I’m two weeks from digging into the meat of my coach certification and I’m studying like a madman, averaging close to two hours per night. I am recapturing the guilt of my student days as I decide (or not) to allow myself some leisure time. As I recall, I seemed to do a better job of indulging myself in my youth!
However, I am learning some things. A key theme of my readings is that a coach really can’t be a coach until he or she can coach themselves first.
This theme really stuck with me. It resonated. How is it that we would expect to be able to coach a person through the process of being self-aware, when personally we had not yet mastered self-awareness?
And then the concept is elevated yet another notch. Is it possible that we can use our self-awareness in the moment to capture feelings a client we are working with invokes in us? Can we then understand whether those feelings are caused by our own systems or by the interactions we have with our client? And when we know that, are we able to create a parallelism between what we are experiencing and whether others may be experiencing the same thing in their interactions with this person.
As a coach, discerning these things is important. For instance, if we believe that there is a parallelism between our feelings and those of others, we can pursue a line of inquiry such as “I notice that when you are under pressure, I have felt that you have disengaged from meaningful conversation with me. I’m wondering if others might have that same perception. Can we explore that in a bit more depth?” In the coaching literature this is referred to as “self as coach”, where we get to know ourselves well enough that we trust our feelings as a coaching tool (I’m certainly not there yet!).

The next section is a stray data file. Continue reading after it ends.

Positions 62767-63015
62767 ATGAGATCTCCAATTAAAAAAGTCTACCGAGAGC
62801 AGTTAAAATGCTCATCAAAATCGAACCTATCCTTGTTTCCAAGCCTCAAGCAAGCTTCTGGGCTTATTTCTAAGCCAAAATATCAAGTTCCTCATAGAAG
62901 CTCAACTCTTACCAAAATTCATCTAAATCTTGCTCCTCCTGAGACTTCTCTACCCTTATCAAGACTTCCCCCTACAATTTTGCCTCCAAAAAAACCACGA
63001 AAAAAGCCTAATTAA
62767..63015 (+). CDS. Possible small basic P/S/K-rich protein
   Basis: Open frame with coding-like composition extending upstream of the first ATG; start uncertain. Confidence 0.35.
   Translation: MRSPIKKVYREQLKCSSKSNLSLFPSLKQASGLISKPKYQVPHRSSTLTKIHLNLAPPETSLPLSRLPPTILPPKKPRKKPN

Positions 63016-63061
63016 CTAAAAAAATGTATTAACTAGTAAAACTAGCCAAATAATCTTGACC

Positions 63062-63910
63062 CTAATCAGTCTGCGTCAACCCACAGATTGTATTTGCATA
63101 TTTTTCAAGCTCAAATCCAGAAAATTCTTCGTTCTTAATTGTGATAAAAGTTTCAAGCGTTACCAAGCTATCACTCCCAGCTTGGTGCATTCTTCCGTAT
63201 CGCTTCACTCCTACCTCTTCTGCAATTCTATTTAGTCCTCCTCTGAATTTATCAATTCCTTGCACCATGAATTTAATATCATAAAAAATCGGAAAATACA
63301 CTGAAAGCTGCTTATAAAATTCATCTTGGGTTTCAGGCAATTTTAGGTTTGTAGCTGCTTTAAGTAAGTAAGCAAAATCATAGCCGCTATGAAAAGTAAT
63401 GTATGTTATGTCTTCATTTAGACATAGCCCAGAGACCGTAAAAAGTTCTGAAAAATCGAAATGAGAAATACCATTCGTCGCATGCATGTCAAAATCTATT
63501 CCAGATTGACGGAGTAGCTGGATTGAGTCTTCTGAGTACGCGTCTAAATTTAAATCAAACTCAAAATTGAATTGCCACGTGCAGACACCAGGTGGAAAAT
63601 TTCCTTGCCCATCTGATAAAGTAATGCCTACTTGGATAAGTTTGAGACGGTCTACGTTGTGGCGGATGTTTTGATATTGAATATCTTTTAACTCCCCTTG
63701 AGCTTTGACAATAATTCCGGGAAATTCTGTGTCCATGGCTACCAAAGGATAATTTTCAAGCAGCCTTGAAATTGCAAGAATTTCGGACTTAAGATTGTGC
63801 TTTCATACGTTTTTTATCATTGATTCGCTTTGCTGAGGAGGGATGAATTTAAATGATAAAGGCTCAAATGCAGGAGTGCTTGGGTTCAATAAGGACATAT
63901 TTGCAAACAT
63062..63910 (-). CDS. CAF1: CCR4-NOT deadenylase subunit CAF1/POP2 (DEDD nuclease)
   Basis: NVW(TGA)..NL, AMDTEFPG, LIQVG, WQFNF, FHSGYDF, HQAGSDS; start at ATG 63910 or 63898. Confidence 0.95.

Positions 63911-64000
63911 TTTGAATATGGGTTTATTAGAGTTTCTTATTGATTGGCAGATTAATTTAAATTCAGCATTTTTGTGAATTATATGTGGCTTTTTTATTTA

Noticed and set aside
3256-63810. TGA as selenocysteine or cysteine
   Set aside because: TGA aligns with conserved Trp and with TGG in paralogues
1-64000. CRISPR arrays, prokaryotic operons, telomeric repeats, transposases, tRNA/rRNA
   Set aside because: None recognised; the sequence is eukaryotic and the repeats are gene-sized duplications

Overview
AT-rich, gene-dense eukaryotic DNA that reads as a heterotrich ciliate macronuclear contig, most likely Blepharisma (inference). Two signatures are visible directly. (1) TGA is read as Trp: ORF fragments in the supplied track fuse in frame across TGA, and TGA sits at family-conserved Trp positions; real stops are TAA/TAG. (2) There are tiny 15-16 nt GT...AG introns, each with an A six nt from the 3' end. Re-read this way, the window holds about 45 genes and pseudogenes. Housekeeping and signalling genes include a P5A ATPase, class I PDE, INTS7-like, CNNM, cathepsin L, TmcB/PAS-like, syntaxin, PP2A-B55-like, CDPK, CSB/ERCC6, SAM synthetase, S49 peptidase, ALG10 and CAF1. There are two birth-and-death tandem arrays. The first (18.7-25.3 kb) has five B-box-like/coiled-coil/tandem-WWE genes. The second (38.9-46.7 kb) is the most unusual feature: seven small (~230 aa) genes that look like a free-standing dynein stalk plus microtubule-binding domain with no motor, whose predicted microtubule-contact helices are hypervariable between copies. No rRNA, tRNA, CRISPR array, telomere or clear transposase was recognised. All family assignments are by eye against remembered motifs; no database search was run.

I’ve been very aware of this lately, and watching for signs of this in everyday life. And I have found them.
We’ve had something like this very close to home lately. My wife Kendra is amazing in many ways, but she has two very special abilities. She is incredibly intuitive to the point of spookiness, and she is an empath … she seeks out pain in others. Both these abilities were fully deployed when a dear friend of Kendra’s began to experience some difficulties. Without going into the full details of the situation, her intuition led her to take her friend to the hospital. The 12+ hour ordeal at the hospital ended up with a difficult diagnosis of potentially both lung and brain cancer.
At this point the empath kicked in. Kendra has put herself into service for her friend, who really has little in the way of family to lean on. Kendra doesn’t do this in a small way … she is a rock for others. She is the communication hub for everyone to impart and learn information. She is in attendance at the hospital most days, and she is coordinating most of the business affairs that need to happen.